DMR postpones elver fishing season



ELLSWORTH – The Maine elver fishing season, slated to open at noon on Sunday, is on an indefinite hold in an effort to prevent the further spread of the coronavirus.

On Thursday night, Department of Marine Resources Commissioner Patrick Keliher announced he had made the “difficult decision” to close Maine’s coastal waters to “fishing for or taking elvers” for a minimum of two weeks. Harvesters are also explicitly forbidden to set any gear — the most common way to fish for elvers is with fyke nets anchored to the shore and stretching into a stream or other waterway — during the closure.

The federal and Maine Centers for Disease Control and Prevention have recommended that all Mainers practice social distancing by staying at least 6 feet away from other people to reduce the spread of the virus. According to public health authorities, following that recommendation is critically important to prevent overwhelming the health care system.

In a statement Thursday night, Keliher said, “It has become clear that the typical crowded conditions both on the rivers and in the (elver dealers’) shops could not only allow transmission, but also speed the spread of the disease throughout the state as fishermen traveled along the coast to harvest and sell elvers, and then return to their homes.”

Keliher said he had discussed his decision with “industry leaders” as well as leaders of Maine’s four federally recognized tribes, which issue elver fishing licenses to tribal harvesters, to convey the message that “the safety of our communities is our primary concern.”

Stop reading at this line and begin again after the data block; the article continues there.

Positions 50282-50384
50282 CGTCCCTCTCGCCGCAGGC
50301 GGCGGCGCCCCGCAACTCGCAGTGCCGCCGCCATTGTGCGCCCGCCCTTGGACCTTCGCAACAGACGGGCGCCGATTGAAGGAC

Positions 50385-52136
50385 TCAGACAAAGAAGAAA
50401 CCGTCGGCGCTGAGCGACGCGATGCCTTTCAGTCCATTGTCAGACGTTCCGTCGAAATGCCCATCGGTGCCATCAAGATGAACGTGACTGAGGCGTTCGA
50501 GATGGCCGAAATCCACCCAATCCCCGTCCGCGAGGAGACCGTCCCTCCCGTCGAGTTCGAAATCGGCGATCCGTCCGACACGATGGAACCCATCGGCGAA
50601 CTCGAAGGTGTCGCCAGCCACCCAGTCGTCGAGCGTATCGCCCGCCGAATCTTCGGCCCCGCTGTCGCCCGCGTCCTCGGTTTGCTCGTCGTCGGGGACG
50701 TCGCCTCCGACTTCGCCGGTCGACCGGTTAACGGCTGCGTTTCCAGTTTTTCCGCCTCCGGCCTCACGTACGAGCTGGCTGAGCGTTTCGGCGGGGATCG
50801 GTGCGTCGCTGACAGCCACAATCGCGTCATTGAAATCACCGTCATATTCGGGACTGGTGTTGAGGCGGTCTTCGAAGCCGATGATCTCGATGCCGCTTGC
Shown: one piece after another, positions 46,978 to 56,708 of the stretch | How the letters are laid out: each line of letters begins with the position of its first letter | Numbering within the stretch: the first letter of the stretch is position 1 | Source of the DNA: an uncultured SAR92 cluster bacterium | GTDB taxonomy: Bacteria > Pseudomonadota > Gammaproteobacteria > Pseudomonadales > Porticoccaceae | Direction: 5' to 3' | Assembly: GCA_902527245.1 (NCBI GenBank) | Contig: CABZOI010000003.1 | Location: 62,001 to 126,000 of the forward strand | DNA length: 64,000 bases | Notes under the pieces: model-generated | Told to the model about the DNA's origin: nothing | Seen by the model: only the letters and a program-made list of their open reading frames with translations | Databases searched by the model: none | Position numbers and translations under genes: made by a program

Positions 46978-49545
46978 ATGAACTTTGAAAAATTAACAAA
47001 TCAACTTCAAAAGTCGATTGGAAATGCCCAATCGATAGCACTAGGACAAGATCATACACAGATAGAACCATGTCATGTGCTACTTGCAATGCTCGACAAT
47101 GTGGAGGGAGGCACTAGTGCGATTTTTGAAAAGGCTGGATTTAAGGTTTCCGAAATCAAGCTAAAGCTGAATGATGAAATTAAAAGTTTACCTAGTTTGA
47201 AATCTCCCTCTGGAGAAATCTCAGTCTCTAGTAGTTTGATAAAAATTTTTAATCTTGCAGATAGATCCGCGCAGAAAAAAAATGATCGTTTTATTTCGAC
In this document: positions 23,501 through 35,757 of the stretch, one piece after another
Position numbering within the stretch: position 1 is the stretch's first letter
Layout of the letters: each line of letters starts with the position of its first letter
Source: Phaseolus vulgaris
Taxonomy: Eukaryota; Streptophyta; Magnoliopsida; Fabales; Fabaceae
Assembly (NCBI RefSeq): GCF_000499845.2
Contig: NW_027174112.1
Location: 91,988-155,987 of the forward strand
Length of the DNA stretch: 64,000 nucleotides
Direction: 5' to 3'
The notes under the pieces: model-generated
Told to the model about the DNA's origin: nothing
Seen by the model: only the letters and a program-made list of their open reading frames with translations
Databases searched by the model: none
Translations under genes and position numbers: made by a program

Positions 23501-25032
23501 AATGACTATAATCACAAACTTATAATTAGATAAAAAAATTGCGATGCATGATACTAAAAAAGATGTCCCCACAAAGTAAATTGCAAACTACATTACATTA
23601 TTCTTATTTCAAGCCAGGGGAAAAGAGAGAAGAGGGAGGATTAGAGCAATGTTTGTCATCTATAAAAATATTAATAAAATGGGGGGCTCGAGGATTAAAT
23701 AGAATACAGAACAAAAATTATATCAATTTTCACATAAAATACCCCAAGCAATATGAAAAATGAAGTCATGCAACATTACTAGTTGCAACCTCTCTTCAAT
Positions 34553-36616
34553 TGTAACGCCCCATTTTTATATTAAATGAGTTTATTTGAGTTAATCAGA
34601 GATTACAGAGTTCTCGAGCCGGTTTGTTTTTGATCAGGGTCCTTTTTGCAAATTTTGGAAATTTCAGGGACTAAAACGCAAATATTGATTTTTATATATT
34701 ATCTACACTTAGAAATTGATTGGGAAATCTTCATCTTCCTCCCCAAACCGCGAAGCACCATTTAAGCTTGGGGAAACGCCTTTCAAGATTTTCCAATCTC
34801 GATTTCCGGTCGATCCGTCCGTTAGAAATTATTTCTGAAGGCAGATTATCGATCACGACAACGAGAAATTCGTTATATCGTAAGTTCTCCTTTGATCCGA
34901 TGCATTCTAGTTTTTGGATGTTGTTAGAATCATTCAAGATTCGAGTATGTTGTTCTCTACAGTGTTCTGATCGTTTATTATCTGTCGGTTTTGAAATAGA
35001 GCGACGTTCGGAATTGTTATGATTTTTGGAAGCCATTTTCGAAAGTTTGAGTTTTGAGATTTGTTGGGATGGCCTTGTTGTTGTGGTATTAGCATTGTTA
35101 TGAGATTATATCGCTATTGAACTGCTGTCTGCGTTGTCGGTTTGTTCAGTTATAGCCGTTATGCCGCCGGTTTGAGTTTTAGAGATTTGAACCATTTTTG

Keliher has no illusions about the potential impact of the closure on what was Maine’s second most valuable fishery in 2019.

“I know that this is devasting news to individuals who rely on this fishery,” he said. “I hope that we will be able to allow fishing to resume later this season, and that fishermen will have the opportunity to catch the quota they have been allocated.

“During the period of the closure, we will work with the industry toward developing a plan to try to allow fishing to occur in a safe manner. We will keep you informed as we know more.”

Stephen Rappaport

Stephen Rappaport

Waterfront Editor at The Ellsworth American
Stephen Rappaport has lived in Maine for nearly 30 years. A lifelong sailor, he spends as much time as possible messing about in boats. [email protected]

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